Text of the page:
18 November 2016 News

Pluto's heart is an ocean of slushy ice

This cutaway image of Pluto shows a section through the area of Sputnik Planitia, with dark blue representing a subsurface ocean and light blue for the frozen crust. Image: Pam Engebretson
This cutaway image of Pluto shows a section through the area of Sputnik Planitia, with dark blue representing a subsurface ocean and light blue for the frozen crust. Image: Pam Engebretson

It has long been suspected that beneath Pluto's "heart" lies a subsurface ocean, now according to a new study using data from NASA's New Horizons spacecraft, researchers from MIT suggest that this indeed the case.

Analysis of the data suggests that the dwarf planet's most prominent surface feature – a heart-shaped region named Tombaugh Regio – is hiding a cold, slushy ocean of water ice just below its surface that has strong links with the evolution of key features such as the vast, low-lying basin known as Sputnik Planitia (formerly Sputnik Planum) on the heart’s western lobe.

Tombaugh Regio, which is Pluto's brightest region, has puzzled astronomers for a number of years as it aligns almost exactly opposite from the dwarf planet's moon, Charon, in a locked orientation and why this should be, has so far lacked a convincing explanation. However this new data suggests that a thick, heavy ocean may serve as a "gravitational anomaly," or weight, which has provided an anchor in Pluto and Charon's gravitational tug-of-war.

It is thought, that like other large basins in the solar system, that Sputnik Planitia was formed by the impact of a giant meteorite, which would have blasted away a huge amount of Pluto's icy crust. As the object impacted the surface, if a subsurface ocean existed, it would create an upwelling of water that pushing up against the thinned and weakened crust of ice. At equilibrium, because water is denser than ice, that would still leave a fairly deep basin with a thin crust of ice over the upwelled mass of water.

"At that point, there is no extra mass at Sputnik Planitia," explained Francis Nimmo, professor of Earth and planetary sciences at UC Santa Cruz and first author of a paper published in Nature. "What happens then is the ice shell gets cold and strong, and the basin fills with nitrogen ice. That nitrogen represents the excess mass."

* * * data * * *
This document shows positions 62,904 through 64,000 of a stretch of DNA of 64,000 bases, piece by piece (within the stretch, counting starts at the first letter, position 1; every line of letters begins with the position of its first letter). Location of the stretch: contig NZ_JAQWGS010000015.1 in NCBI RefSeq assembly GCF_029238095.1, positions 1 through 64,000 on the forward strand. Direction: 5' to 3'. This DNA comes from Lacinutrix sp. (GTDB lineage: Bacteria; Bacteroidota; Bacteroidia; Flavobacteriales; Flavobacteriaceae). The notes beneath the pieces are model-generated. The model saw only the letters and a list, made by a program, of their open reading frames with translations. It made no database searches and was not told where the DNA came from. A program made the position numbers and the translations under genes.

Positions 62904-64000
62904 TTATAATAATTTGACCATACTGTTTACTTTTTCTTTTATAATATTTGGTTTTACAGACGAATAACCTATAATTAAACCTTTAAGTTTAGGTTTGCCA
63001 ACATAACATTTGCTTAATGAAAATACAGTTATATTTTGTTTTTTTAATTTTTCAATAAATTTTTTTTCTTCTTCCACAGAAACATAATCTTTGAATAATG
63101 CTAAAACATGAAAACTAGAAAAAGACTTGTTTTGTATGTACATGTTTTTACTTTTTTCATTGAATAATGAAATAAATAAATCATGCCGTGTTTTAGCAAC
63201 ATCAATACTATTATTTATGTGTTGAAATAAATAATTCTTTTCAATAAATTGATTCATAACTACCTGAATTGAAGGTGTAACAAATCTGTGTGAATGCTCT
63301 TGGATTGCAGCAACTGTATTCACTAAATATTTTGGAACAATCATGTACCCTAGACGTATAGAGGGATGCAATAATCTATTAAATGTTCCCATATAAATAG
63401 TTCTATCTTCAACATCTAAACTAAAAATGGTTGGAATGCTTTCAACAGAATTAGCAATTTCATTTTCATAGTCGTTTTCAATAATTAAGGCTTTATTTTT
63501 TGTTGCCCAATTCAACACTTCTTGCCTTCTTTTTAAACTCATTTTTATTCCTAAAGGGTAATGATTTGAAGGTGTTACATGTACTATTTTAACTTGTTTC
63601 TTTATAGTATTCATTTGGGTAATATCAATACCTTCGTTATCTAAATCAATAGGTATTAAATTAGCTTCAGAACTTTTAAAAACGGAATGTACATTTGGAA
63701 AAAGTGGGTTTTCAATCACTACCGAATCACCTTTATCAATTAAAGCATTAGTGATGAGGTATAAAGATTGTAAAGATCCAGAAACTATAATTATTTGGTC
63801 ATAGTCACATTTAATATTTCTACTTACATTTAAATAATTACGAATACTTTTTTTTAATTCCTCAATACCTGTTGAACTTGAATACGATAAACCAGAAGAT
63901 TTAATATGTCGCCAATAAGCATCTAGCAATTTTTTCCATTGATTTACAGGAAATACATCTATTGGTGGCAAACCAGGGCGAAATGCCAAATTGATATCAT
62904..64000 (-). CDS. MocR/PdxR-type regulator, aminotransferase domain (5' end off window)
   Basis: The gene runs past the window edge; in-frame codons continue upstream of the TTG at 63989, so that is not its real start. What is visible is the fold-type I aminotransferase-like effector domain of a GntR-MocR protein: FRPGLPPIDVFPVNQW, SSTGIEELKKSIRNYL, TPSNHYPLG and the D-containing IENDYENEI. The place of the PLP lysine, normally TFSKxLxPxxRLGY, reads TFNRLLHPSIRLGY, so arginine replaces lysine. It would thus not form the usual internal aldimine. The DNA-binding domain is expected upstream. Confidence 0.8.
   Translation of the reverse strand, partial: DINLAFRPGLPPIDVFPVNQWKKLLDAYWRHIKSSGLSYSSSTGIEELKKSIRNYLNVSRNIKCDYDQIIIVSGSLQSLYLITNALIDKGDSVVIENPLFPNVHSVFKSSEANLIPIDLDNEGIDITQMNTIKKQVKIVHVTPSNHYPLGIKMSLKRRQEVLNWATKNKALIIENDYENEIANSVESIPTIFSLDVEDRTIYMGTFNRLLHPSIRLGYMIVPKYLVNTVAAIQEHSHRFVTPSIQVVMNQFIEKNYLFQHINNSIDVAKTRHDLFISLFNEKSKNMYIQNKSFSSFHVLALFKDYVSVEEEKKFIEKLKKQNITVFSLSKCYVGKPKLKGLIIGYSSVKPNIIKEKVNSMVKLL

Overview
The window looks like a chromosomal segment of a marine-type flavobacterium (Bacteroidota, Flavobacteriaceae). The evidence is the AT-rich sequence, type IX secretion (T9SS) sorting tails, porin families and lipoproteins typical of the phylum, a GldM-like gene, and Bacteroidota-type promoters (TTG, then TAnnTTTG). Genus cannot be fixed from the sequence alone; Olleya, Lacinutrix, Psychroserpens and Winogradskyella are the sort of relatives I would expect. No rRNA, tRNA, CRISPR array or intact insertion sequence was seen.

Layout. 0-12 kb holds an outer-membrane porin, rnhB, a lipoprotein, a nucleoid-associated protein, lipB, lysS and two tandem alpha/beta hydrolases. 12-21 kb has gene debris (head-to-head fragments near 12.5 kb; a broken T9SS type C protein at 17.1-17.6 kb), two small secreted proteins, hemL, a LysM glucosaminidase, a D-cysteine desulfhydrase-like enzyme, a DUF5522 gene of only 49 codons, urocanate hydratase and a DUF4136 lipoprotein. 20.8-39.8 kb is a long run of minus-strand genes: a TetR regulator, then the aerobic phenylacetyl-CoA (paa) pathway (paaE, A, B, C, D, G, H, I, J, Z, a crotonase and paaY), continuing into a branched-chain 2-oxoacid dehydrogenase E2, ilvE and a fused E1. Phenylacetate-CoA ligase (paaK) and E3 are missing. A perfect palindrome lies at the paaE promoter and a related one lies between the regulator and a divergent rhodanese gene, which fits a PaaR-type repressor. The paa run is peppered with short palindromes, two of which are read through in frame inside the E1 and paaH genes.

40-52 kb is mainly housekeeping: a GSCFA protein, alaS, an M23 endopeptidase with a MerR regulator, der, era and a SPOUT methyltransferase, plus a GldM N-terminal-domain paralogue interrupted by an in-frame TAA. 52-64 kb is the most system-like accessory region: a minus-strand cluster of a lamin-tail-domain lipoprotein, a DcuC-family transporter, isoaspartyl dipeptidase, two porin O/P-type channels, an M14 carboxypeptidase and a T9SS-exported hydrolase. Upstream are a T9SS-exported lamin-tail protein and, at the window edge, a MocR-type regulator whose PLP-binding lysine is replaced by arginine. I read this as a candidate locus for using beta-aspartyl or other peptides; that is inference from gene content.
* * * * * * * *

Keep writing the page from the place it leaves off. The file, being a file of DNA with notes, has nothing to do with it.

Nimmo and colleagues considered other ways in which to provide enough mass in order to create a "positive gravity anomaly" consistent with the observations, however none of them looked as likely as a subsurface ocean. "There's plenty of nitrogen in Pluto's atmosphere, and either it preferentially freezes out in this low basin, or it freezes out in the high areas surrounding the basin and flows down as glaciers," Nimmo said. This is seen in images from New Horizons which appear to show nitrogen glaciers flowing out of mountainous terrain around Sputnik Planitia.

"Pluto is hard to fathom on so many different levels," says New Horizons co-investigator Richard Binzel, professor of earth, atmospheric and planetary sciences at MIT. Binzel is also a joint professor of aerospace engineering and a faculty affiliate with the MIT Kavli Institute. "People had considered whether you could get a subsurface layer of water somewhere on Pluto. What's surprising is that we would have any information from a flyby that would give a compelling argument as to why there might be a subsurface ocean there. Pluto just continues to surprise us."

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